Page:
We may have already passed peak Biden — a troubling thought for Democratic strategists as the race enters its most intense and demanding period. It’s widely expected that Biden will lose more ground as November approaches; both because his public performances will be doddery and because Trump’s 2016 campaign made remarkable gains in the weeks before election day and could well do so again.
Biden 2020 is shifting through the gears, yet the campaign engine is making some clunky noises. In his speeches, Biden is trying to move away from simply being the ‘not Trump’ candidate. He’s attempting to articulate his plans to, as his blurb puts it, ‘restore the soul of America’. Pundits are excited about the promise of his ‘big tent’ pitch — another word for it, however, is vague. Joe’s vision thing is blurry. As voters try and fail to focus on what his presidency would mean, they aren’t sure about what they see. The $2 trillion plus ‘Green New Deal’ stuff rings alarm bells in the heartlands. In trying to be ‘not just not Trump’, Biden risks identifying himself as the sort of leader the voters don’t want.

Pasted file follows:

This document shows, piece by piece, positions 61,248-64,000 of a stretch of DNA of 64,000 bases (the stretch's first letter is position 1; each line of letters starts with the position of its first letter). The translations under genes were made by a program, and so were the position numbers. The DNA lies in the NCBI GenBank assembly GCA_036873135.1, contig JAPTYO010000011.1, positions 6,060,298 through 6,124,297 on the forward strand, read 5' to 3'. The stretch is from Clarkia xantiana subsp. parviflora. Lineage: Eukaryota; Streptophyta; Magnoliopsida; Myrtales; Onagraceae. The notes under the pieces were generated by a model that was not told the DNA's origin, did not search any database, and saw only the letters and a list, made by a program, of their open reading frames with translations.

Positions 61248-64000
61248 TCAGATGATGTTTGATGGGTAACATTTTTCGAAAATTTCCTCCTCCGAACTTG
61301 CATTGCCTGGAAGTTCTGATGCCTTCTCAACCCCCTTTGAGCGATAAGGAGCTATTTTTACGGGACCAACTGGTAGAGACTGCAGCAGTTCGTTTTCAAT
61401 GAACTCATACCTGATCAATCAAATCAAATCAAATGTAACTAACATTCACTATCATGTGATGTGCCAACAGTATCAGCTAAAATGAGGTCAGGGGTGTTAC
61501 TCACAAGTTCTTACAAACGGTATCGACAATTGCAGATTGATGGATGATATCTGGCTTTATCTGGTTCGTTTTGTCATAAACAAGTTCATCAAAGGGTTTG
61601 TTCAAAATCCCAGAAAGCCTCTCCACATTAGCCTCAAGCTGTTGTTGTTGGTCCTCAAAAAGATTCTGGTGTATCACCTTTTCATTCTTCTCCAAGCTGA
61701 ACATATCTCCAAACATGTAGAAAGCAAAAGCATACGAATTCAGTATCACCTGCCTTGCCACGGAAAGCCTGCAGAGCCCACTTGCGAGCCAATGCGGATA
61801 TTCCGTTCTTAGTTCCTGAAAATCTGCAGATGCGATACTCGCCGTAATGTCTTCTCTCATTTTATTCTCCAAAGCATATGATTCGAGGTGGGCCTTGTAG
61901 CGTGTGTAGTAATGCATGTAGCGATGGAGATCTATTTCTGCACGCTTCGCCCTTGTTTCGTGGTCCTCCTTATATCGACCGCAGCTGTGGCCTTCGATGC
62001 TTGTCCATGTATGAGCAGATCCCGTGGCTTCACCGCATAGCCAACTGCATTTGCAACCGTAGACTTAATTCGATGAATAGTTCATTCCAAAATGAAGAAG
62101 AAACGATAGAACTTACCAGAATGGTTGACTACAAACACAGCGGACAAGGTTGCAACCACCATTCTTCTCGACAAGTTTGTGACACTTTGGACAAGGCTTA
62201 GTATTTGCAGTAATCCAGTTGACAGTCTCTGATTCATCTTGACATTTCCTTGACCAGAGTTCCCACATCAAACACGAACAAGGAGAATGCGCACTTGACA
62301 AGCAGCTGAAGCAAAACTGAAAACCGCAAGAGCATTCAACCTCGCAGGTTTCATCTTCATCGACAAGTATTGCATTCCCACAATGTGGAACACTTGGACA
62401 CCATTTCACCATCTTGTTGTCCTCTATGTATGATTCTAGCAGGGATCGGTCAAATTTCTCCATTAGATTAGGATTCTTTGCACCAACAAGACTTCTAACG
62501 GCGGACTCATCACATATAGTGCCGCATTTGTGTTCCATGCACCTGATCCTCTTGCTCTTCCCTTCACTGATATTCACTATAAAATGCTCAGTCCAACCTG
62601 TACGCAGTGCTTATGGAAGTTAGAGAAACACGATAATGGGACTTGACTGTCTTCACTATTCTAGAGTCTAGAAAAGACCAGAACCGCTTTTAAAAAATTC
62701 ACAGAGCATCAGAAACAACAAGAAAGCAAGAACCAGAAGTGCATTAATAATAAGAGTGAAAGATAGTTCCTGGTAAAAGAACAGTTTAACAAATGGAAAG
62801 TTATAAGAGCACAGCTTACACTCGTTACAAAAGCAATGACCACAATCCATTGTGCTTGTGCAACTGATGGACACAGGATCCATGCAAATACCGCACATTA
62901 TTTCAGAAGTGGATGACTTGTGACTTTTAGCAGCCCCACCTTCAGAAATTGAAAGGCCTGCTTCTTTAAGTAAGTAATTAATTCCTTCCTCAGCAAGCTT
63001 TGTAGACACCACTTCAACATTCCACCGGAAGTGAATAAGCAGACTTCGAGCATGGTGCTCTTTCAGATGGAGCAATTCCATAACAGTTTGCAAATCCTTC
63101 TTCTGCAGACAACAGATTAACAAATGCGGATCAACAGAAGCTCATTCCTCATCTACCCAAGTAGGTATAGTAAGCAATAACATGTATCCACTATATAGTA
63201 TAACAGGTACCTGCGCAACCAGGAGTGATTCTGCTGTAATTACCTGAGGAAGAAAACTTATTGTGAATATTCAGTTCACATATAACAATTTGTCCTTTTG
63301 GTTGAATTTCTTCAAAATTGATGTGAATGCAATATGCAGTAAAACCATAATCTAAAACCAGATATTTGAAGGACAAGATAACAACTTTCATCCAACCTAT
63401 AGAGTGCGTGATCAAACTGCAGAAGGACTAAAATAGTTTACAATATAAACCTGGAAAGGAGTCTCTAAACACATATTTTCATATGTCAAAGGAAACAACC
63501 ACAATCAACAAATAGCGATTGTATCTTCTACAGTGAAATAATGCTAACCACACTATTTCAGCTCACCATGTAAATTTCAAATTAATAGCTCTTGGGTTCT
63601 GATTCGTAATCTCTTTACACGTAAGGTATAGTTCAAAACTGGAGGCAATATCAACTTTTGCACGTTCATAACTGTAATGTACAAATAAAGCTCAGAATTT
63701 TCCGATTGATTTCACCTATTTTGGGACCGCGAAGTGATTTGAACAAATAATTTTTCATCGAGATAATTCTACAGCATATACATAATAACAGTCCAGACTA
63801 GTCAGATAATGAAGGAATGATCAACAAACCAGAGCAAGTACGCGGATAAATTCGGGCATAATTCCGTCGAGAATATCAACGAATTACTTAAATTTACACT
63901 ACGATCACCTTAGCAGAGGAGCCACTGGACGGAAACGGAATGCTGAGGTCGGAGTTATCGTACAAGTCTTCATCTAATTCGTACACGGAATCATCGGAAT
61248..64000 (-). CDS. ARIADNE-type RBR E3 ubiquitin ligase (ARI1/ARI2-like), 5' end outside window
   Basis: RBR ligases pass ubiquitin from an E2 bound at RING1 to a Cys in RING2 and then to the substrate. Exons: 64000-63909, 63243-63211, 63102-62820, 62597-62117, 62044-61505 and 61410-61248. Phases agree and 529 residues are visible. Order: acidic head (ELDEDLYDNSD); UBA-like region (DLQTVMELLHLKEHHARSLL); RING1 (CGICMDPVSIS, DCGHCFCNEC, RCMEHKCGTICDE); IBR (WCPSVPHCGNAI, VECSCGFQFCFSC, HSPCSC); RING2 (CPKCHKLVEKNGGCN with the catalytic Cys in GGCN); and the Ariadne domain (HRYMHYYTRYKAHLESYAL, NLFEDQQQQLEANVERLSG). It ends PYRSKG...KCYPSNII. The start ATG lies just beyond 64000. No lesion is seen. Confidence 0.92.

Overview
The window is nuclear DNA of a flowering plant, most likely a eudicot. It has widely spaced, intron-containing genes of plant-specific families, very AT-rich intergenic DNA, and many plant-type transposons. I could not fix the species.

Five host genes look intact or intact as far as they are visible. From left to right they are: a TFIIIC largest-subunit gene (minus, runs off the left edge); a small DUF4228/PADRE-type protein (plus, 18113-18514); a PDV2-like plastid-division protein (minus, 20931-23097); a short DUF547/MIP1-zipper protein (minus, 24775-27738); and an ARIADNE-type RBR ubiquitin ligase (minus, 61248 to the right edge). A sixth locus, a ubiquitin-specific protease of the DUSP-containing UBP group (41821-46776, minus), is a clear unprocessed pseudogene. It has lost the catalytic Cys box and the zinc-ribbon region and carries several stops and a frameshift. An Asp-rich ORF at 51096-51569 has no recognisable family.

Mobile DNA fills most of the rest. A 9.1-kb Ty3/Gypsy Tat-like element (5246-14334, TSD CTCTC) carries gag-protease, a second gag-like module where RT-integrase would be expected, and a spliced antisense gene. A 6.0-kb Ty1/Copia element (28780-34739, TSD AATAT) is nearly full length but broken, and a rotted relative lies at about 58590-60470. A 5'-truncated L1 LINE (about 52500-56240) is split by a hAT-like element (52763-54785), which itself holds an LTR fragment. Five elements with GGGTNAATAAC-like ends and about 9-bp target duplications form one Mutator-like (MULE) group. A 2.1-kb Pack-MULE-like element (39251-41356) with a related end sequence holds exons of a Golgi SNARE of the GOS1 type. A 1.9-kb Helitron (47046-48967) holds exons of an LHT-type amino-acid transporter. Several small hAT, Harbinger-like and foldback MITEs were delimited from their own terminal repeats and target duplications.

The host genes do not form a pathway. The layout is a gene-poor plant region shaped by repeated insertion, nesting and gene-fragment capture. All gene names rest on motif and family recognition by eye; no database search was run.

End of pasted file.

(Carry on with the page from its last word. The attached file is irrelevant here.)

Trump was in a strong position to be re-elected before COVID-19 — and his inept response radically undermined his authority. Yet the pandemic, while still a major issue in voters’ minds, is now of secondary importance. The public are now focused principally on the economy and that’s where the news improves for Trump: he consistently polls better than Biden as the man to get American business buzzing again. He needs better economic news, and fast, but Trump is still able to win even if Biden surprises everyone and runs a relatively smooth campaign.